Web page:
The efforts of Russian propagandists to portray the invasion of Ukraine as a conflict between "Eurasian" and "Atlantic" blocs signals the vitality of trans-state and super-state affiliations in the political imagination of intellectuals and activists in our times. In the past, empire was one way of extending power across space and cultural difference; today the nation-state, with its emphasis on cultural commonality and territorial fixity, is considered the standard unit of sovereignty. But political thinkers have for many centuries developed other kinds of projects for expanding political affiliation across large spaces. This talk explores different ways of conceptualising affinity and difference in a world that has been and remains connected and unequal.
About the speakers:
Jane Burbank is Professor Emerita of History and Russian and Slavic Studies at New York University. She is a historian of Russia and, more generally, of law and empire. She is the author of Intelligentsia and Revolution: Russian Views of Bolshevism, 1917-1922; Russian Peasants Go to Court: Legal Culture in the Countryside, 1905-1917; and, with Frederick Cooper, Empires in World History: Power and the Politics of Difference. She was awarded the 2023 Toynbee Prize for her contributions to global history.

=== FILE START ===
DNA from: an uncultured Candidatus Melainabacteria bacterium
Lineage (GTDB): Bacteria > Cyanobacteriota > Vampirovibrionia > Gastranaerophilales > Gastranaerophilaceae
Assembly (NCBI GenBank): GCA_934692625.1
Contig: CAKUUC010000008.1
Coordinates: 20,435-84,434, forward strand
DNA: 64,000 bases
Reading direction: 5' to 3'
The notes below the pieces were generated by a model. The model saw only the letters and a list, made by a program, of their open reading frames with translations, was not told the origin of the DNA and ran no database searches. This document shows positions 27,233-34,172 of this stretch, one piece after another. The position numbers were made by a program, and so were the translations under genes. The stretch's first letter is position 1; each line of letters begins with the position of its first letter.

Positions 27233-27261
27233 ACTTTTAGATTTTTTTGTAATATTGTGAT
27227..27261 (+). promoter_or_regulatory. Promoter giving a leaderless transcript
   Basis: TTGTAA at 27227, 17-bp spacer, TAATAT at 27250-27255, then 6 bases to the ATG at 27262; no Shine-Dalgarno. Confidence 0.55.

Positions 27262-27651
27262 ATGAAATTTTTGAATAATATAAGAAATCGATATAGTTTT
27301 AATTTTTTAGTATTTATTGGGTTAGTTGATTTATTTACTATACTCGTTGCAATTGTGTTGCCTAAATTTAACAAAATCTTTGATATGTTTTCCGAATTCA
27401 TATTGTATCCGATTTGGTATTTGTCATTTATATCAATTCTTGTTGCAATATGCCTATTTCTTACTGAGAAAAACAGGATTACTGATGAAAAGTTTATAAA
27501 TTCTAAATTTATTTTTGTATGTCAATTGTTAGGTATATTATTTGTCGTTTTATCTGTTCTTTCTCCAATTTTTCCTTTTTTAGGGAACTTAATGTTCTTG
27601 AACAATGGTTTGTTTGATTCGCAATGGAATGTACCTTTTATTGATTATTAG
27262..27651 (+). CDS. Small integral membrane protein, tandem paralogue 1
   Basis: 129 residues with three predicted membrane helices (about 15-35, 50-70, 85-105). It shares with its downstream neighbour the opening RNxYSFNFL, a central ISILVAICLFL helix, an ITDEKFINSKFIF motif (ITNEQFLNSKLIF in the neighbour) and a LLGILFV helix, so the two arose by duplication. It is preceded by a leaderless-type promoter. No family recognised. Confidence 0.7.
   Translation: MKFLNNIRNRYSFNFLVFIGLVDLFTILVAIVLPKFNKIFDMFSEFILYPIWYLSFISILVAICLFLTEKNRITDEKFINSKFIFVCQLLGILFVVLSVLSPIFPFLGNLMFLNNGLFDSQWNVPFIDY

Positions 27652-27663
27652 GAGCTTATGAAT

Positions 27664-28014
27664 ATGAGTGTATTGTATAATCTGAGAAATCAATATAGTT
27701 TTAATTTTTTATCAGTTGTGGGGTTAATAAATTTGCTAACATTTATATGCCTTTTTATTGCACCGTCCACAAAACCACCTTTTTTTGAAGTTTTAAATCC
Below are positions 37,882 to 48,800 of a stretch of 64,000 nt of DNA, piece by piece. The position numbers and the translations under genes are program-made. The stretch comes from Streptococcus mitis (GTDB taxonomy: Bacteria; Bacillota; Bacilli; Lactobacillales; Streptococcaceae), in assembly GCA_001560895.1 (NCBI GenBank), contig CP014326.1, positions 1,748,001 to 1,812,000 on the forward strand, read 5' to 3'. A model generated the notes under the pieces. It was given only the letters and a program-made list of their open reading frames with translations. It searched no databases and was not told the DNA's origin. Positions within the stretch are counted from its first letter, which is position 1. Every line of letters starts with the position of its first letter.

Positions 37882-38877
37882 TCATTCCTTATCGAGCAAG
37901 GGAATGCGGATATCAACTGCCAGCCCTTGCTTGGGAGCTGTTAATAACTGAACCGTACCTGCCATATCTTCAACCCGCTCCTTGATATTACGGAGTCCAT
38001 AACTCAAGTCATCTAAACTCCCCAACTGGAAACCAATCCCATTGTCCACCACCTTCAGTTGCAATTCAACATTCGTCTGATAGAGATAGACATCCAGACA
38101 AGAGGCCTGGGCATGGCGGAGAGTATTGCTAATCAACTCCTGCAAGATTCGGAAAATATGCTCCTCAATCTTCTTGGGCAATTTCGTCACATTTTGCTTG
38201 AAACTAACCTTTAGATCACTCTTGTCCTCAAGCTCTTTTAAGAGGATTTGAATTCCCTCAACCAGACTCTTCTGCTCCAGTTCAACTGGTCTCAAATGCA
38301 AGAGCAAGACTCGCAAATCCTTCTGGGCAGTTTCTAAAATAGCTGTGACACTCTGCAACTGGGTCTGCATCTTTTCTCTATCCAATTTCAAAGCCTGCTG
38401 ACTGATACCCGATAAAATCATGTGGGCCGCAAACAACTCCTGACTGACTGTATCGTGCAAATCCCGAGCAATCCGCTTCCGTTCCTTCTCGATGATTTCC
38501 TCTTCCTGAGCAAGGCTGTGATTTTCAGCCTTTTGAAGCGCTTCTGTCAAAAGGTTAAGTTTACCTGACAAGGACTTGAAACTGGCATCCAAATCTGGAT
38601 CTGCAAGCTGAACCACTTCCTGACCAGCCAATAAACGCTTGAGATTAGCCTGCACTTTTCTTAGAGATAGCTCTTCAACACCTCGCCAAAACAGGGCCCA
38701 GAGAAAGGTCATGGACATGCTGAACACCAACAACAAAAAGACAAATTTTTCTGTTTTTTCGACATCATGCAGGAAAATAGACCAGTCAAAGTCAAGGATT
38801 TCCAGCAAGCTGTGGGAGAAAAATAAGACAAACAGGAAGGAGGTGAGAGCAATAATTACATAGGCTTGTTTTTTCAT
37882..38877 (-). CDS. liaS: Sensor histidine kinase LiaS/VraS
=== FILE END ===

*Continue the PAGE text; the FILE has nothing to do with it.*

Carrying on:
Frederick Cooper is Professor Emeritus of History at New York University. He is the author of a trilogy of books on labour and society in East Africa and of Decolonization and African Society: The Labour Question in French and British Africa (1996), Africa Since 1940: The Past of the Present (2002), and Colonialism in Question: Theory, Knowledge, History (2005). He is also co-author with Thomas Holt and Rebecca Scott of Beyond Slavery: Explorations of Race, Labour, and Citizenship in Post-Emancipation Societies (2000) and with Jane Burbank of Empires in World History: Power and the Politics of Difference (2010). He is co-editor with Ann Stoler of Tensions of Empire: Colonial Cultures in a Bourgeois World (1997) and with Randall Packard of International Development and the Social Sciences: Essays in the History and Politics of Knowledge (1997).